Prominent researchers from NYU Grossman School of Medicine, along with collaborators at the University of Michigan, led a new study demonstrating how a novel diagnostic approach combining optimal imaging with an artificial intelligence (AI) algorithm can produce accurate, real-time interoperative diagnosis of brain tumors.
This prospective study was designed to compare the diagnostic accuracy of stimulated Raman histology (SRH) brain tumor image classification through machine learning, along with that of pathologist interpretation of conventional histologic images. The study was published in Nature Medicine in a paper titled ‘Near real-time interoperative brain tumor diagnosis using stimulated Raman histology and deep neural networks.’
About 80% of the 15.2 million people worldwide who are diagnosed with cancer will undergo surgery and often parts of the removed tumor will be analyzed during surgery—partly to help offer a preliminary diagnosis. In America, more than 1.1 million biopsy specimens a year are taken. The existing workflow for interoperative diagnosis based on hematoxylin and eosin staining of processed tissue is time, resource and labor-intensive. The conventional workflow for interoperative histology actually dates back over a century! It is a manual, labor-intensive, and laborious process.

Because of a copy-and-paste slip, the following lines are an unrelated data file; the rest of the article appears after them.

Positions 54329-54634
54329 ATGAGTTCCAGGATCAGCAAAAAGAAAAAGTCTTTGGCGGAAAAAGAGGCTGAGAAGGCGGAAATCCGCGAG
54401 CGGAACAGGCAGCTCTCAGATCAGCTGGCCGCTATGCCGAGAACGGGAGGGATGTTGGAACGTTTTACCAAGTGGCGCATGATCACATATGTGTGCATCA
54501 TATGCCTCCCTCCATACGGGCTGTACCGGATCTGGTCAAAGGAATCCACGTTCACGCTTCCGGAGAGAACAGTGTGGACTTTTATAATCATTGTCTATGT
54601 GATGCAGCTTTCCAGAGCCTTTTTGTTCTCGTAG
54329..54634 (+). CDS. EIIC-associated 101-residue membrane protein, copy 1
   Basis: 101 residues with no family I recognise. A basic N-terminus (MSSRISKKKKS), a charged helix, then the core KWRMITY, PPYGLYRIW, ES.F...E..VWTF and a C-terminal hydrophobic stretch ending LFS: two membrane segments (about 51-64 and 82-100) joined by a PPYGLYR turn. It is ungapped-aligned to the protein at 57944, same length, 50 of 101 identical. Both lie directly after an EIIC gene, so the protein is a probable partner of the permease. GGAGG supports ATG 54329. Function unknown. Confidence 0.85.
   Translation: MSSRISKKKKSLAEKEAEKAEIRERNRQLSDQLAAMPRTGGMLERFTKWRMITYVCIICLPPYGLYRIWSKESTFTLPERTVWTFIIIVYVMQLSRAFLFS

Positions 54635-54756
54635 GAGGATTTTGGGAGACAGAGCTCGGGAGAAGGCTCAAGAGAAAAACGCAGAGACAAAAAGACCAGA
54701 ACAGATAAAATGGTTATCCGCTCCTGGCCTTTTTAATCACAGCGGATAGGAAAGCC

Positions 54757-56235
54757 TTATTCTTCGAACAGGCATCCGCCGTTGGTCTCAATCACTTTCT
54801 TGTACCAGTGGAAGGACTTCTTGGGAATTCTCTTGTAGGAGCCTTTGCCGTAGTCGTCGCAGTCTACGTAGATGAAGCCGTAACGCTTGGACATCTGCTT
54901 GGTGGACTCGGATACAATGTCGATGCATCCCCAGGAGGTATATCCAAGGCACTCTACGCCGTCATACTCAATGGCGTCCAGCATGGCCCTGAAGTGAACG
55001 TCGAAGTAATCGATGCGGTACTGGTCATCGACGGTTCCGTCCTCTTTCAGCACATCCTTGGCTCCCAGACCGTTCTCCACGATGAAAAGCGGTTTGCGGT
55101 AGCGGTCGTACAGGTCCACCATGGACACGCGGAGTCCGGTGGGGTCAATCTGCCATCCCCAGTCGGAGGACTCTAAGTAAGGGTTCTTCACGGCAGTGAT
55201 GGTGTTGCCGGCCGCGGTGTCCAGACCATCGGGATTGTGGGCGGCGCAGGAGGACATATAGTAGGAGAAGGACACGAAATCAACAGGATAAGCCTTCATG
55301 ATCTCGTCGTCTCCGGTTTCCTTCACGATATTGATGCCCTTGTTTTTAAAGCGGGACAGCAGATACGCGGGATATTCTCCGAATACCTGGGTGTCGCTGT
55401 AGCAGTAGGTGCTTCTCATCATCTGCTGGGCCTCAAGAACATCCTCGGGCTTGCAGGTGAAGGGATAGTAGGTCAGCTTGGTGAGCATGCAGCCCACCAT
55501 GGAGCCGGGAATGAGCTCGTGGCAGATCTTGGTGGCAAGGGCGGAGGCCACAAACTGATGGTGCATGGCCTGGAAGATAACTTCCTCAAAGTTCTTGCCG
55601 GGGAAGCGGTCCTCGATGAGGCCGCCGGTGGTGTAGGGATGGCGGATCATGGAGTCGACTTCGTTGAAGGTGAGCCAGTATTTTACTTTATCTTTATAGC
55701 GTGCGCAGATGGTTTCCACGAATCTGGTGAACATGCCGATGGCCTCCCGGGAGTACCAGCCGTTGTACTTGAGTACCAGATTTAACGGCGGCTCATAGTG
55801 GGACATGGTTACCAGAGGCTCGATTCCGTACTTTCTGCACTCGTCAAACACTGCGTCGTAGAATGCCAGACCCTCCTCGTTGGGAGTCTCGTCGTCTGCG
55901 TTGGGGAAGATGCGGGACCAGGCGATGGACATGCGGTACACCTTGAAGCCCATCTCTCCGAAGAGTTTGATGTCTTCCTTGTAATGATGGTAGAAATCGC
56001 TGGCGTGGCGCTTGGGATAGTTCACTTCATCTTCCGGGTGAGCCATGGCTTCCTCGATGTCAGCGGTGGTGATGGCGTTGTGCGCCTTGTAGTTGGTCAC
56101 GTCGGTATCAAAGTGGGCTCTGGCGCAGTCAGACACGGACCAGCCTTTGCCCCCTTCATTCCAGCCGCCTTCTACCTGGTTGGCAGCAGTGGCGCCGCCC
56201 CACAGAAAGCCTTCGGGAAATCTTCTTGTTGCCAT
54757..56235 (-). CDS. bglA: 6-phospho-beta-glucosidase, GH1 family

The New Approach
Developed by the author of this study (Orringer) and his colleagues, the team exploits advances in optics and AI. The SRH imaging technique offers label-free, sub-micrometer-resolution images of unprocessed biologic tissues to reveal tumor infiltration.
The Results of the Study
The results indicated that the AI-based diagnosis was 94.6% accurate, with pathologist-based interpretation demonstrating 93.9% accuracy. The study authors articulate that the system’s precise diagnostic capacity could benefit those centers that are lacking in expert neuropathologists, reports Genetic Engineering and Biotechnology News.
Daniel A. Orringer, MD associate professor of neurosurgery, NYU Grossman School of Medicine